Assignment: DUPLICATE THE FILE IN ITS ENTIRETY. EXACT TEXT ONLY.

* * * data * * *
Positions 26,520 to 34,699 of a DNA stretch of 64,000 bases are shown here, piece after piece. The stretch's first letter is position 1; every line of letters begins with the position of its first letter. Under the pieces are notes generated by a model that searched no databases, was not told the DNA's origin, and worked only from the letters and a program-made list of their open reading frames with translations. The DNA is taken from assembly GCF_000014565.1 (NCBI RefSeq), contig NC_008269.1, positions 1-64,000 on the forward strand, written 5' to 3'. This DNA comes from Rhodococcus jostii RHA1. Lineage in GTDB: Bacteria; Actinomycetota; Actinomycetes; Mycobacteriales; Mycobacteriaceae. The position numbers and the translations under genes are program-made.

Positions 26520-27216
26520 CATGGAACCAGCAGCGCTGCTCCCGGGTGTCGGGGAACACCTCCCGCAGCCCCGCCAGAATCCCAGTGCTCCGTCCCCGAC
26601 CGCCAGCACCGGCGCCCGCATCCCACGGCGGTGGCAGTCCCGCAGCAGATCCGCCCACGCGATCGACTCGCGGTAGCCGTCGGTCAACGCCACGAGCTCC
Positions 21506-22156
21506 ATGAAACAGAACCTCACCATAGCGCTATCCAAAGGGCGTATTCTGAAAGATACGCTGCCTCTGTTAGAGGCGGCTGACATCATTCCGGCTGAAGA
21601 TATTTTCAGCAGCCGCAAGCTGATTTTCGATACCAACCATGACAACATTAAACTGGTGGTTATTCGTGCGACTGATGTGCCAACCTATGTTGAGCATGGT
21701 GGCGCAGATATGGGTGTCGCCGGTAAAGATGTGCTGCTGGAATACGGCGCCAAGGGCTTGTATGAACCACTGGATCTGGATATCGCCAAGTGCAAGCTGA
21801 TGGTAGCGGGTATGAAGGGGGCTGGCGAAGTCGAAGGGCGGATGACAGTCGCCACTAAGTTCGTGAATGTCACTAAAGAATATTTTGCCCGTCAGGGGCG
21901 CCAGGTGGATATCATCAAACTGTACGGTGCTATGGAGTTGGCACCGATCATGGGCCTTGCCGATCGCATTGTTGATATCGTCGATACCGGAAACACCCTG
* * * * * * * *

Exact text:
Positions 26,520 to 34,699 of a DNA stretch of 64,000 bases are shown here, piece after piece. The stretch's first letter is position 1; every line of letters begins with the position of its first letter. Under the pieces are notes generated by a model that searched no databases, was not told the DNA's origin, and worked only from the letters and a program-made list of their open reading frames with translations. The DNA is taken from assembly GCF_000014565.1 (NCBI RefSeq), contig NC_008269.1, positions 1-64,000 on the forward strand, written 5' to 3'. This DNA comes from Rhodococcus jostii RHA1. Lineage in GTDB: Bacteria; Actinomycetota; Actinomycetes; Mycobacteriales; Mycobacteriaceae. The position numbers and the translations under genes are program-made.

Positions 26520-27216
26520 CATGGAACCAGCAGCGCTGCTCCCGGGTGTCGGGGAACACCTCCCGCAGCCCCGCCAGAATCCCAGTGCTCCGTCCCCGAC
26601 CGCCAGCACCGGCGCCCGCATCCCACGGCGGTGGCAGTCCCGCAGCAGATCCGCCCACGCGATCGACTCGCGGTAGCCGTCGGTCAACGCCACGAGCTCC
Positions 21506-22156
21506 ATGAAACAGAACCTCACCATAGCGCTATCCAAAGGGCGTATTCTGAAAGATACGCTGCCTCTGTTAGAGGCGGCTGACATCATTCCGGCTGAAGA
21601 TATTTTCAGCAGCCGCAAGCTGATTTTCGATACCAACCATGACAACATTAAACTGGTGGTTATTCGTGCGACTGATGTGCCAACCTATGTTGAGCATGGT
21701 GGCGCAGATATGGGTGTCGCCGGTAAAGATGTGCTGCTGGAATACGGCGCCAAGGGCTTGTATGAACCACTGGATCTGGATATCGCCAAGTGCAAGCTGA
21801 TGGTAGCGGGTATGAAGGGGGCTGGCGAAGTCGAAGGGCGGATGACAGTCGCCACTAAGTTCGTGAATGTCACTAAAGAATATTTTGCCCGTCAGGGGCG
21901 CCAGGTGGATATCATCAAACTGTACGGTGCTATGGAGTTGGCACCGATCATGGGCCTTGCCGATCGCATTGTTGATATCGTCGATACCGGAAACACCCTG